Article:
1) Sue, claiming that the government can neither force you to design your software differently, nor require them to sell a specific software. It is a very different thing than the existing system where people are required to provide access to existing backdoors, rather than being required to create backdoors.

Except that now that Apple's warrant canary is gone, it appears they've been served secret orders, which could include such things, and not allow them to sue in public. So this choice is gone

2) Move your corporate headquarters off shore. Then tell them they have no authority over you, but if they want to sue your country or publicly demand you stop selling your product in the US, they can do it - but your warrant requiring secrecy does not affect them in any way shape or form.

This one is possible, but risky, as your competitors who are willing to sell out will gain an immense tactical advantage, especially in the US. The advantage increases even further as the government then stops being willing to share its intel with you that gives your coproration an advantage in the marketplace, but begins to provide your competitors with inside information about your company.

3) Separate the hardware and software, using different sub-companies to produce each one. Then have the software company declare it is hereby closed, and will provide no more updates. Tell the government that they can't force you to be in business anymore. Hire a new company to provide software and REPEAT.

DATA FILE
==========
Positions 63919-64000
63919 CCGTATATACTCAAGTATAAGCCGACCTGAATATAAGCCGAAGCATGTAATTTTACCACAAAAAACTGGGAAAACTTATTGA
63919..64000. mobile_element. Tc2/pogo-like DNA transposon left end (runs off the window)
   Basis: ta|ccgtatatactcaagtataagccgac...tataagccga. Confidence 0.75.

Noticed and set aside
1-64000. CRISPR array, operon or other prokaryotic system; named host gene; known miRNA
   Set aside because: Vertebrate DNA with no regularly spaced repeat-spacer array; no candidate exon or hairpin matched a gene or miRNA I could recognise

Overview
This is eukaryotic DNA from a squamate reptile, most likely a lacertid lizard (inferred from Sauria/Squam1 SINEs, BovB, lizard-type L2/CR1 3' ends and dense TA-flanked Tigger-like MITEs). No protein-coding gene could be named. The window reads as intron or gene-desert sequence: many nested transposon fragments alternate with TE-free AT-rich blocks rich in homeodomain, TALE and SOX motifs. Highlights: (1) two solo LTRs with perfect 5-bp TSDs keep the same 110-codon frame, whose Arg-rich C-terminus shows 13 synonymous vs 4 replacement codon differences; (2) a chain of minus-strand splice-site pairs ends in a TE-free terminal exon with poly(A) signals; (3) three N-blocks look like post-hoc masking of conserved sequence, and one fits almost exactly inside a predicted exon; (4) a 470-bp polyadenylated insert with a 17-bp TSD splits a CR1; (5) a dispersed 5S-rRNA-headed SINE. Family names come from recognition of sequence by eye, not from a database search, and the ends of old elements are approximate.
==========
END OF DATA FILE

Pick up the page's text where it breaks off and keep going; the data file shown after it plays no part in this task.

Actually, Sony does something similar to this, using a vast web of companies and contractors. It seems to work pretty well for them, except that I think they also allow the local companies to share local intel/advantages with the host company. But it means that the US can't get Sony Electronics USA to do something that will affect Sony Electronics Japan or Sony Entertainment USA -- the co-operation would have to flow out of the country for this to work. It would really be in, say, Apple and Google's best interests to begin restructuring themselves in a similar manner -- but they'd have to move the parent corporations offshore, which would have its own issues.

Comment: Re: I never thought I'd say this... (Score 1) 323

The reason you don't think it's even close to a two way street is precisely due to the fact that the necessities of rural living are subsidized.